Nationwide data shows UK house prices fell last month, with demand declining as the end of the stamp duty holiday nears. Figures from the building society show that the average price of a house was down 0.3% to £229,748 between December and January, while the annual growth rate eased to 6.4% from 7.3% – the first time it has slowed since June. Nationwide’s Robert Gardner has warned that housing activity could drop “sharply” as the tax break ends on March 31, saying: “The slowdown probably reflects a tapering of demand ahead of the end of the stamp duty holiday, which prompted many people considering a house move to bring forward their purchase.” Considering the climate for the property market, Howard Archer, chief economic advisor to the EY Item Club, said: “Support in the first quarter will likely come from buyers looking to take final advantage of the stamp duty threshold increase before it ends on March 31.”

The Times The Guardian Financial Times The Daily Telegraph City AM


Tucan Travel goes into administration

Tour operator Tucan Travel has collapsed into administration after business was hit by the coronavirus pandemic. Administrators at Begbies Traynor will contact the 850 customers with bookings to inform them how they can get their money back.

The I, Page: 44

Asos’ colourful cast

With Asos having snapped up Arcadia brands including Topshop in a £295m deal, the Mail looks at the “cast of colourful City characters” who have backed the online retailer. These include Quentin Griffiths, with it noted that he has sued BDO over advice offered on how to avoid tax on the sale of shares in Asos.

Daily Mail, Page: 70


Time to clean up climate reporting standards

An FT editorial calls for companies to back up their rhetoric on climate reporting standards with accounts that make clear the potential impact on their earnings.

Financial Times, Page: 20


The pandemic and pension pots

The Independent examines the consequences of the pandemic for people’s pensions. In the last three months of 2020, 360,000 savers accessed their pension early, an increase of 10% in the same period of 2019. Between them, they took out £2.4bn early, up from £2.2bn in the same three months the previous year. However, the amounts of money being accessed has been falling. The average amount withdrawn in the last quarter of 2020 was £6,600, down slightly from £6,800 the year before.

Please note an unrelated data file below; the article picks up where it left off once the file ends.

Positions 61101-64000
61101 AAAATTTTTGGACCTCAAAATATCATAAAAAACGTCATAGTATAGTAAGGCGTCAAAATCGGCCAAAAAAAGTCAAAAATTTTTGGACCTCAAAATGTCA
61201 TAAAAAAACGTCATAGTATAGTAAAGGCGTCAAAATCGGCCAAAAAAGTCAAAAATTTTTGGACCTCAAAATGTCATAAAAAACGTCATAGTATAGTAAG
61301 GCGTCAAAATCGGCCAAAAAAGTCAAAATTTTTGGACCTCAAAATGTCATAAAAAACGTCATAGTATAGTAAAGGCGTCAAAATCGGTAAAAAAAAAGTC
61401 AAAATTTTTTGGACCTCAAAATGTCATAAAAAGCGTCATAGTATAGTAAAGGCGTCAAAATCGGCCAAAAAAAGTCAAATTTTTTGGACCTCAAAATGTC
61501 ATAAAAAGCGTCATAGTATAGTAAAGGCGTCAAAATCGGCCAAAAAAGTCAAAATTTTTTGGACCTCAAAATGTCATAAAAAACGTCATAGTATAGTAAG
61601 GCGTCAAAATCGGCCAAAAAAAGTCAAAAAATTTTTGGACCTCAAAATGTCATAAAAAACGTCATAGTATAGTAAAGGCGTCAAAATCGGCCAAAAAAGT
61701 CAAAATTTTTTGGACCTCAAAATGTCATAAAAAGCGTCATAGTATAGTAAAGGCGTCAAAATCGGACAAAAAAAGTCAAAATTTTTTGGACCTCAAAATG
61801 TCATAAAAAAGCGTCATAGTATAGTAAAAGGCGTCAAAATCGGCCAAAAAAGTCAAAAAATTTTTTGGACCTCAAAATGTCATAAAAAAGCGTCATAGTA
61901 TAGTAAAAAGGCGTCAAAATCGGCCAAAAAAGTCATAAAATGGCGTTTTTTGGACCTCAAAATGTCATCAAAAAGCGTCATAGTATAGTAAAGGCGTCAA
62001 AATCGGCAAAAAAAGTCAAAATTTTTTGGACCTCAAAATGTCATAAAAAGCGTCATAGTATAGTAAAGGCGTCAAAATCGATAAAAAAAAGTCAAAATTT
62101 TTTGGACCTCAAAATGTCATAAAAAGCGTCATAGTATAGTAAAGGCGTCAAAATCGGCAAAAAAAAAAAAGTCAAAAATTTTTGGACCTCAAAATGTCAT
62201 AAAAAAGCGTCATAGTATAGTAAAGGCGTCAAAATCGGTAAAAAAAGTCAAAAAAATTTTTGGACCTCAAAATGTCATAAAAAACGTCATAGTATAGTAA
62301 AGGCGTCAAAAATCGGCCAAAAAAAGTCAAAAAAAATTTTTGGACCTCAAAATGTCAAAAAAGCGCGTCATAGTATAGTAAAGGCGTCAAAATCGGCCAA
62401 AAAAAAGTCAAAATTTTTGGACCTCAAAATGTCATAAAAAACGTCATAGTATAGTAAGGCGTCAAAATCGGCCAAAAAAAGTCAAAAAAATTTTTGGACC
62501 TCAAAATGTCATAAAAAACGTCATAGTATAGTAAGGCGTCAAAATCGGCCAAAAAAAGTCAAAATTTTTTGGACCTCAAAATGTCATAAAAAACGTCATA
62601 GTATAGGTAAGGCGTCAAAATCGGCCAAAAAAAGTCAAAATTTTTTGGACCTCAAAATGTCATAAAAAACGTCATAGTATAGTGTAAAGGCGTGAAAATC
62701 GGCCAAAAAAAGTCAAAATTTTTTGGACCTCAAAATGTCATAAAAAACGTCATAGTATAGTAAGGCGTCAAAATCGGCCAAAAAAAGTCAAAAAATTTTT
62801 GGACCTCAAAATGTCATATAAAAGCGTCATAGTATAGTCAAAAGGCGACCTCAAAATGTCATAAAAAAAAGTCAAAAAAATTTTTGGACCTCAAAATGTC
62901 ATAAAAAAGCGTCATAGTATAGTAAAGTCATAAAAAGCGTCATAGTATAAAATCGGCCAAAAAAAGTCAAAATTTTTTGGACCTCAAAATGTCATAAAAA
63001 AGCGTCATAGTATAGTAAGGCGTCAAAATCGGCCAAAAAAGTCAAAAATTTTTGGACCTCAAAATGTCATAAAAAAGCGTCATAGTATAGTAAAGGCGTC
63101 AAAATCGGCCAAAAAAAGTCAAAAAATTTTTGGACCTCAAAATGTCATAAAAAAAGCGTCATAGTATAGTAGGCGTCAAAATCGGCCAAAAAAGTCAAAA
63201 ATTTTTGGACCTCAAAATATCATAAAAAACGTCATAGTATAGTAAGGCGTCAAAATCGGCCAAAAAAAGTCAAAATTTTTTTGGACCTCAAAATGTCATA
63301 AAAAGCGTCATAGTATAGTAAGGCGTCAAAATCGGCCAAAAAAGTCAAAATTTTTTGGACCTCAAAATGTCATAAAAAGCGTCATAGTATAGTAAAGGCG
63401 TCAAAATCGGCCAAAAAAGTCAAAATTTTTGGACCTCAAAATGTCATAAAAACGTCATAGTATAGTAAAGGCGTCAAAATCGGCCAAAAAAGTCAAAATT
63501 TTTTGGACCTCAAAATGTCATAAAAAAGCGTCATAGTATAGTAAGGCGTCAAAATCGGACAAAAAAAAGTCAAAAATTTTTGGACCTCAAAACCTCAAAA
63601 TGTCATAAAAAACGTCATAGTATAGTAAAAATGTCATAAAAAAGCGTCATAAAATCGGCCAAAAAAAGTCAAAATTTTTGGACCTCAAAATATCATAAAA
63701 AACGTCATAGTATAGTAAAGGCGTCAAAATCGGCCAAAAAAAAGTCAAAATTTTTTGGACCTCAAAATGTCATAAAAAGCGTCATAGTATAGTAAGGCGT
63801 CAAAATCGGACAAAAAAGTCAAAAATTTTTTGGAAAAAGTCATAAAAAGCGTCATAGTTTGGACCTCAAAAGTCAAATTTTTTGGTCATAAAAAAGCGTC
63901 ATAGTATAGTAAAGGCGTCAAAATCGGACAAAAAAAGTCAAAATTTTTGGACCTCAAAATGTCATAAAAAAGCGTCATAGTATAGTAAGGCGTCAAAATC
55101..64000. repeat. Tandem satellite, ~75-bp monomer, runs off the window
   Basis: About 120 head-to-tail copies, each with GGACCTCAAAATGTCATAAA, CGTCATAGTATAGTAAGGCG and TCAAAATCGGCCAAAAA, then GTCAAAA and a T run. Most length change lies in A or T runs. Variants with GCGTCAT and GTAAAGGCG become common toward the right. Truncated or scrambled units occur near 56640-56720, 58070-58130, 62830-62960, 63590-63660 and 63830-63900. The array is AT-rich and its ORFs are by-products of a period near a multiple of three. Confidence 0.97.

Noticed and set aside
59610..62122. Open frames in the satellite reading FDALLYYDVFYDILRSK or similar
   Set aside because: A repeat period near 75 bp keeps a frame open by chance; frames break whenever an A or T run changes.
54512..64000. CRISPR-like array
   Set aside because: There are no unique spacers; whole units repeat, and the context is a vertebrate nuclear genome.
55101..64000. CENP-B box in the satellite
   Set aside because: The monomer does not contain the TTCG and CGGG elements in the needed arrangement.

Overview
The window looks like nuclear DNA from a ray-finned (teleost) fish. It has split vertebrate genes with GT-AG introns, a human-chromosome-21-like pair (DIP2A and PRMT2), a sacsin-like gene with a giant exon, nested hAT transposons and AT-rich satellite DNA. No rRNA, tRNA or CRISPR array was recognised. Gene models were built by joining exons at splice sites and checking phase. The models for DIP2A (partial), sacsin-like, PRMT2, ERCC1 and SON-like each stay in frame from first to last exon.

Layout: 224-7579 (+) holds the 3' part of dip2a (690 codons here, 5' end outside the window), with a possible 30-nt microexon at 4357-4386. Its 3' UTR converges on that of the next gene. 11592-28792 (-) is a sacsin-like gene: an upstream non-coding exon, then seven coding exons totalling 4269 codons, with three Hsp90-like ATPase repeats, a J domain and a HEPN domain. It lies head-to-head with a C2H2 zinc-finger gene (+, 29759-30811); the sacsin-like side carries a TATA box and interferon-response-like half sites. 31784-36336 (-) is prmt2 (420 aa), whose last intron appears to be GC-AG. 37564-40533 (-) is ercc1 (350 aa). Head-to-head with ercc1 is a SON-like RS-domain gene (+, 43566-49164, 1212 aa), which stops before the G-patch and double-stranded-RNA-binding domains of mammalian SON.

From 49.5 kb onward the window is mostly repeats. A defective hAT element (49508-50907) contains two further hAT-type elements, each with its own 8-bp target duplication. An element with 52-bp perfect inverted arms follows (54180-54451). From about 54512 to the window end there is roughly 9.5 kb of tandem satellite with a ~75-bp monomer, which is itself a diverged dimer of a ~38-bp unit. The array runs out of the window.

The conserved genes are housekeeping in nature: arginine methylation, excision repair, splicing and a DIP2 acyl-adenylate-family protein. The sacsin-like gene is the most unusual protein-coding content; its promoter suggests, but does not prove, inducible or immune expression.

The Independent


Germany to beef up financial regulator in wake of Wirecard scandal

Reform of Germany’s financial regulator following the Wirecard scandal will see the creation of a financial task force that will be able to conduct forensic audits of companies suspected of fraud.

Financial Times

Washington mulls ‘billionaire tax’

Washington is considering a wealth tax on certain financial assets, with a proposed bill mooting a 1% state-wide tax on “extraordinary” intangible financial assets including cash, publicly traded options, futures contracts, and stocks and bonds — but not income. The first $1bn in value would be exempt from the tax that would apply to taxable worldwide wealth.

The Independent


Brits add £50 to grocery bills

Analysis suggests that the average British family spent £50 more on groceries in January, with £1bn in extra spending on food and drink in supermarkets recorded in the four weeks to 24 January when compared with the same period in 2020. This was driven by the latest coronavirus lockdown which has seen restaurants and cafes – as well as schools – shut. It was also shown that the closure of pubs helped drive alcohol sales in supermarkets up by 29%, or £234m. The analysis also shows an increase in online grocery shopping, with online sales accounting for 14% of total grocery takings, up from just under 13% in December. Across all retailers, grocery sales rose by 12.2% year-on-year during the 12 weeks to January 24, up from the 11.4% reported the previous month.

The Guardian


January transfer spend lowest since 2012

Premier League clubs spent £70m during the January transfer window, the lowest total in a winter window since 2012 and far below the £230m spent in January 2020. Tim Bridge of Deloitte believes the market faces a period of uncertainty amid the impact of the pandemic, saying now is “probably the toughest time ever to predict what the transfer market will look like in 12 or 18 months.”

The I, Page: 52

HMRC overpays staff

HMRC accidentally overpaid its own staff more than £1.25m last year, with 255 workers seeing more than £1,000 extra paid into their accounts. The tax office says it has recouped the overpayments.

Daily Star, Page: 22

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Paul Southward